Utilise remote monitoring/DCIM

Maintenance tasks can typically be scheduled months in advance but others might require more urgent intervention. In any event, undertaking UPS maintenance tasks usually means being present inside the datacentre doing something to the physical platform.

Time-pressured managers understandably don’t want to have to be onsite all the time, and can’t be expected to have eyes in the back of their heads.  This can really increase the pressure on datacentre managers to get UPS maintenance right so that any necessary interventions can be spotted early and dealt with effectively.

The answer comes in the form of DCIM (Datacentre Infrastructure Management) systems that perform comprehensive, remote monitoring of numerous environmental metrics and proactively alert managers when they reach preset tolerances.

Because DCIM helps ensure that risks to uptime are anticipated and alerted, the net result is increased datacentre availability. However, there are other benefits to this technology including:

  • Providing deep levels of present and historic visibility into datacentre status and performance in order to better inform future planning
  • Establishing a centralised point of control for managing datacentre assets and undertaking necessary equipment changes; alleviating admin wastage and freeing up resources for more strategic activities

DCIM systems can also be offered on a utility ‘as-a-Service’ basis by third-party providers. Alerts could even notify your maintenance provider so it isn’t you who gets disturbed at 2am.  All you have to do is read the incident report in the morning to find out how the various issues were successfully dealt with while you were asleep.

The other major advantage with DCIM is its ability to identify datacentre energy efficiency opportunities, thereby cutting running costs and environmental impact.

Make a plan and stick to it

Your UPS maintenance plan should include the following as a minimum:

  • Constant measurement of temperature and humidity levels
  • Diligent upkeep of clear maintenance logs, with periodic analysis of trends
  • Visual inspections looking for signs of heat damage, corrosion and general wear and tear
  • Close inspection and testing of connectors and distribution panels, tightening/ torquing where necessary
  • Pre-emptive battery replacement ahead of anticipated end-of-life
  • Additional battery testing to ensure load and discharge against safe levels, replacing with new supplies ahead of anticipated schedule where appropriate
  • Cleaning of UPS enclosures to remove dust, moisture or chemical leakage
  • Non-invasive thermal imaging to detect hotspots
  • Annual system checks and complete operational shutdown/battery discharge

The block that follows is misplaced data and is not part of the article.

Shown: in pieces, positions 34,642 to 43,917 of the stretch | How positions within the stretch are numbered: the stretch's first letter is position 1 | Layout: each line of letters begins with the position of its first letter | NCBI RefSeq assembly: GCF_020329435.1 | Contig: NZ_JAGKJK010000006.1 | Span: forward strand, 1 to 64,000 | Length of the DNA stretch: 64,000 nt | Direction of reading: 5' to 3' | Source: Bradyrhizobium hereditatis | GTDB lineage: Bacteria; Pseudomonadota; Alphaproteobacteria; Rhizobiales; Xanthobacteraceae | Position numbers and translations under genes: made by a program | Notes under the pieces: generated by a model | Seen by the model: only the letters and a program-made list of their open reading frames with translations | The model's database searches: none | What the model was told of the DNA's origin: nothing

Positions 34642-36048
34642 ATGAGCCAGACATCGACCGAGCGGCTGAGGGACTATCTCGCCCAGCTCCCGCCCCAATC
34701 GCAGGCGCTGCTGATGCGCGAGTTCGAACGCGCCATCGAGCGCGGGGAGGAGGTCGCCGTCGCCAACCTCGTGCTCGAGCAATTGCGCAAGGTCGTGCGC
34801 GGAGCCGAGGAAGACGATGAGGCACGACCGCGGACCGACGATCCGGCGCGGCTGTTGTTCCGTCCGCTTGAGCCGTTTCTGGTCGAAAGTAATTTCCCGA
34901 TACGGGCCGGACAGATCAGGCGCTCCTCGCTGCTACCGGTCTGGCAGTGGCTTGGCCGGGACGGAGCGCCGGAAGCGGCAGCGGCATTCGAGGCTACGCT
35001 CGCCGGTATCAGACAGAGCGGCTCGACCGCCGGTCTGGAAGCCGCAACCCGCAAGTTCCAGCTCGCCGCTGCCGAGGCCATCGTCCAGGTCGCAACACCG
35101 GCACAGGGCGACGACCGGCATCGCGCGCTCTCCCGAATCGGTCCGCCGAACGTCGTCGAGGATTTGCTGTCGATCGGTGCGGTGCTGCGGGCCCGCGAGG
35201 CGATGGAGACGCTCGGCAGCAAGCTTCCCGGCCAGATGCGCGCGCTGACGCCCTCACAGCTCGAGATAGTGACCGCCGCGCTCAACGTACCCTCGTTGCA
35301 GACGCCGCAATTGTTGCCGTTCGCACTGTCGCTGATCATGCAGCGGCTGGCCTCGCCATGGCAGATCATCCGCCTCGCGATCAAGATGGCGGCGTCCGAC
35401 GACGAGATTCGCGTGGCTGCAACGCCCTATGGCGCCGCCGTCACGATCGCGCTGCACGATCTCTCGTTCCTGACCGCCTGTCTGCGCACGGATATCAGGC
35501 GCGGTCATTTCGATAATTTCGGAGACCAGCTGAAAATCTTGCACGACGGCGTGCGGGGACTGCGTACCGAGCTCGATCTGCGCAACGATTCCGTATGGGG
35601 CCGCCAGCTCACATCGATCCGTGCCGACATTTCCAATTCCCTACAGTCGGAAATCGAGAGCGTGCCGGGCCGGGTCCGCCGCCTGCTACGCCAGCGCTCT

Use maintenance as a springboard for better PUE and uptime

Now you’ve established that UPS maintenance is a dynamic, preventative process rather than what you do after something has gone wrong, it’s time to embrace it within your wider IT planning activities.

Reviewing maintenance logs and integrating your maintenance processes with DCIM-driven datacentre governance should enable you to:

  • Better manage change arising from evolution of IT equipment within the datacentre
  • Demonstrate the impact and value of good UPS maintenance to business stakeholders
  • Absorb the effects of UPS and other components reaching end-of-life
  • Establish a sustainable basis for achieving lower PUE as part of energy efficiency initiatives
  • Plan for additional short and long term UPS scale without disruption to operations
  • Anticipate the need for enhanced UPS coverage in line with increased energy load
  • Facilitate additional UPS redundancy to reduce downtime risks

Glossary of Terms


Datacentre infrastructure management (DCIM) solutions are used to monitor and control both IT and facilities management metrics within a single console.


Power Usage Effectiveness is a ratio expressing the efficiency of total power delivered to a datacentre facility to be used by the computing equipment within in.  The lower the PUE (1:1 would be the lowest theoretically possible), the more efficient the datacentre is at converting its electricity consumption into value-generating IT-driven activity.  Cooling datacentre IT equipment is typically the greatest challenge to achieving a low PUE.


Uninterruptible Power Supply. A battery-based hardware platform that provides a reliable and appropriate level of electrical power – typically to IT systems / datacentres – in the event that mains power is lost.


The track record of availability performed by IT systems over a given period. Uptime is expressed in percentage terms (e.g. 99.999% uptime) and normally covers one year.